I leave it in the blackener for a long time for a couple of reasons:

        1) Caswell instructions are inconsistent. The plating manual says “immerse until uniformly black”, yet the bottle of solution says “immerse for 2-5 minutes”. And I have a recollection of reading somewhere (although I can’t find it again!), to immerse for 1-2 minutes per 0.1mil of plate thickness. Since I am plating to 1 mil, that works out to 10-20 minutes, so I split the difference

        2) In my tests, after 2 minutes there was still quite a bit of silver showing. Like you, I kept trying for longer periods, and have found it to be more durable w/ longer immersion times. So I’m working on the assumption that longer immersion = thicker black layer.

        I’m interested in your voltage/current curves for one primary reason: Your bolts look FAR better than mine did using Caswells power brick. w/12” of parts, my power brick was only providing 0.4-0.5v @ 750-800mA. This was completely out-of-sync w/instructions, and comes out to 62-67 mA/sq-in. I considered the resulting plate to be poor, and likely contributing to poor blackener adhesion.

        I refer you to my earlier post concerning my problems:

        http://www.caswellplating.com/bbs/viewtopic.php?t=2630

        After receiving much advice here and elsewhere, I have settled on a few rules of thumb which work best for me:

        1) get the voltage above 0.5v. Anything less will not result in good plate

        2) plate at 75-100 mA/sq-in current density. Any less is sub-optimal. Any more will burn.

        3) to get your voltage up, a) keep the electrolyte cool (I run mine at 65º now), and b) get more separation between your parts and the anodes. In a 2 gal bucket, w/anodes on either side, you’ll only get 4.5” of separation. I now put both anodes on one side of the bucket, and parts on the opposite side, giving 6-7” of separation. This seems to work better, but I rotate the part 180º every few minutes.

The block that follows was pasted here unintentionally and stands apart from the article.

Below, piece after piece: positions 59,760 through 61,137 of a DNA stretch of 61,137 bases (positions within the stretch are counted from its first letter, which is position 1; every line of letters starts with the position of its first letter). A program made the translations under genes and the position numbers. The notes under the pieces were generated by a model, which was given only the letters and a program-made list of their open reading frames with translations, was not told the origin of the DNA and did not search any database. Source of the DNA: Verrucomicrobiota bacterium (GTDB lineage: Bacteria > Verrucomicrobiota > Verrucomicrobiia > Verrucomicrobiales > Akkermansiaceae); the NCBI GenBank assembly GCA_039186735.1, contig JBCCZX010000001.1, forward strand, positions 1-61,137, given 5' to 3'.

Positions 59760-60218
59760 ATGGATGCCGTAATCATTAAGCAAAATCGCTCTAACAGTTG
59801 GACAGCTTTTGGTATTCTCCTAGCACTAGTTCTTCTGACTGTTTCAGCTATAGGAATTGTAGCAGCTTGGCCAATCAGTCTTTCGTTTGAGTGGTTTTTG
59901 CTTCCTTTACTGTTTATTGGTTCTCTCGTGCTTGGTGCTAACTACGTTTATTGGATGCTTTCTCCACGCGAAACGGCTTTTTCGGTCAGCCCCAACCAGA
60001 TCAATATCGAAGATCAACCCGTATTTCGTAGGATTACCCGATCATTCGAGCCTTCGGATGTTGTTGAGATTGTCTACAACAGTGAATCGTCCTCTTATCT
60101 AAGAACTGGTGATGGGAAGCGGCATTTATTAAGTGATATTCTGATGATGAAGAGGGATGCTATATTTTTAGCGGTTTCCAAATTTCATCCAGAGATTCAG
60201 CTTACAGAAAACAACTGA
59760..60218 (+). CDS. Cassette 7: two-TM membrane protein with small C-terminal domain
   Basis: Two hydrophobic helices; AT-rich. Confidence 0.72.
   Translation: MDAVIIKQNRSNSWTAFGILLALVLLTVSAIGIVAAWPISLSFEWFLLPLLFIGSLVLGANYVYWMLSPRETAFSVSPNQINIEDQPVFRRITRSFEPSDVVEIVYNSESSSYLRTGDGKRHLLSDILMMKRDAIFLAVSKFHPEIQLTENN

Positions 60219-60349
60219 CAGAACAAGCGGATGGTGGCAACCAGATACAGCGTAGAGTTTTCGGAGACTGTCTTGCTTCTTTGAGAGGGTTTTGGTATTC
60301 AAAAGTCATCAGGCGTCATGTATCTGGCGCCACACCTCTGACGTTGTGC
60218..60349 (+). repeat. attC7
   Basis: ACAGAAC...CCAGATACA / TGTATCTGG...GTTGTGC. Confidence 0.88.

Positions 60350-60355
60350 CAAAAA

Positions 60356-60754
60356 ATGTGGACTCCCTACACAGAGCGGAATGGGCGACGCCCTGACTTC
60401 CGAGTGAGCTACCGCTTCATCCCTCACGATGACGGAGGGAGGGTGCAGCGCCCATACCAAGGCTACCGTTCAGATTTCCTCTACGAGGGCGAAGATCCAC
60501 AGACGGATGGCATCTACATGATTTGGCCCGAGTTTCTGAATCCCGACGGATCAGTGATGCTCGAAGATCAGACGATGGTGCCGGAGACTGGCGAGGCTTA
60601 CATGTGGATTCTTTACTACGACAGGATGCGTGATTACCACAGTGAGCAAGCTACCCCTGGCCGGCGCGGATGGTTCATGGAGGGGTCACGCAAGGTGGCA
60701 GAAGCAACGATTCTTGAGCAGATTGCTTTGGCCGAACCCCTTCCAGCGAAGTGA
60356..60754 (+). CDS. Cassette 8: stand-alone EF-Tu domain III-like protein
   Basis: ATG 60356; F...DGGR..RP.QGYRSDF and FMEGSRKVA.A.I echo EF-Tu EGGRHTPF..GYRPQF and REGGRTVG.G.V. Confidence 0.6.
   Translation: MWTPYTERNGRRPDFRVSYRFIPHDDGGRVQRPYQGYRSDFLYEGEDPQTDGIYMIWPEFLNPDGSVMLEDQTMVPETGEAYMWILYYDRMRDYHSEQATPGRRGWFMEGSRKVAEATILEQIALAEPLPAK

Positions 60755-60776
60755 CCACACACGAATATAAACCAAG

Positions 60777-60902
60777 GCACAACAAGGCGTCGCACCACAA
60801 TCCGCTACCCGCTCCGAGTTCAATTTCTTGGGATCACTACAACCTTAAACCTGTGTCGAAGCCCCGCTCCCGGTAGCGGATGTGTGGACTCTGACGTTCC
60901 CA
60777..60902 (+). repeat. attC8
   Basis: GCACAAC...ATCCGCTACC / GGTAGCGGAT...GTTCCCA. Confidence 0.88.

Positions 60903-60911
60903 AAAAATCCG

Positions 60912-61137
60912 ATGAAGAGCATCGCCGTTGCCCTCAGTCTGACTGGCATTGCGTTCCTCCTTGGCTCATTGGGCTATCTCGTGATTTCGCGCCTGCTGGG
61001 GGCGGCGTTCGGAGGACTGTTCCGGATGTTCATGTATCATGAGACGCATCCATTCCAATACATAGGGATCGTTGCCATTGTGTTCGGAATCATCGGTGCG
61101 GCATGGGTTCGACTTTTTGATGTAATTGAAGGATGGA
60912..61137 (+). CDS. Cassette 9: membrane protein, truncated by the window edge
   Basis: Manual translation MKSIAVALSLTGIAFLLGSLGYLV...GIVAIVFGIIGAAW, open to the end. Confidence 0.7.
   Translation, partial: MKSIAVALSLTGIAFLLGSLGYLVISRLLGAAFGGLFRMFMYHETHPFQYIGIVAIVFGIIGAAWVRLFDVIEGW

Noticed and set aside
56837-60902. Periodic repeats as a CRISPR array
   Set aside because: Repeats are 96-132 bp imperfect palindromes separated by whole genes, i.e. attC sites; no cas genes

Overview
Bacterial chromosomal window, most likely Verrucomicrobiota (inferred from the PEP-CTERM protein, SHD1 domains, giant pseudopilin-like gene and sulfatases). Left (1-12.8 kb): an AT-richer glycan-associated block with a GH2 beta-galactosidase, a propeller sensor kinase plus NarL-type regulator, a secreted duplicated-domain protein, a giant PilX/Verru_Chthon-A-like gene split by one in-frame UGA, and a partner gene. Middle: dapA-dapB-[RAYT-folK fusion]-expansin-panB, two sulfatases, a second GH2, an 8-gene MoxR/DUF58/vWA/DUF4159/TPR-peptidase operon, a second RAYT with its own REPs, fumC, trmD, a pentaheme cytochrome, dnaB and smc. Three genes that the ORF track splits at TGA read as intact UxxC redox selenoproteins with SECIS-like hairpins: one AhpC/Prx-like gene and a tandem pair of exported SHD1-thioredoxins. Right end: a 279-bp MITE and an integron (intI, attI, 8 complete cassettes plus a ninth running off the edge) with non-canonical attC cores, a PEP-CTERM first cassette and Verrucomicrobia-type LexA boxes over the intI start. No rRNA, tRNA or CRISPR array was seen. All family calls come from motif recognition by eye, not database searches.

I have my suspicions that the blackener will never be very durable.

        FFI, see my other test results:

        http://www.hogheaven.com/hobby/plati...c/cctest1.html
        http://www.hogheaven.com/hobby/plati...c/cctest5.html
        Seans Zinc Plating page

        Comment


        • #5
          Broke, I had forgotten about another possible cause of your blackener problem. See this other post:

          http://www.caswellplating.com/bbs/vi...ight=blackener

          I too have the "CopyCad & Zinc Blackener, New Formula". The bottle labels says mix at 9:1, but apparently this is not correct, it should be mixed at 4:1. If you're mixing at 9:1, then the solution is too weak.

          It would seem that the earlier printed manuals, and bottle labels, are incorrect.
          Seans Zinc Plating page

          Comment


          • #6
            Not true - the correct ratio is 9 water:1 blackener as printed on the label.

            Below are the instructions from the manufacturer of this product. You can substitute household products for all of the other products listed in the instructions.

            Insta-Blak Z-360 is used at a concentration of 10% by volume in water (one part Insta-Blak Z-360 concentrate to nine parts water) at room temperature.

            Surfaces to be blackened must be thoroughly cleaned and deoxidized before blackening to ensure a uniform and adherent black finish. Plated surfaces must be free of chromate conversion finishes which can be removed with one of EPI’s E-Kleen brand of alkaline soak cleaners or the acidic E-Kleen 154.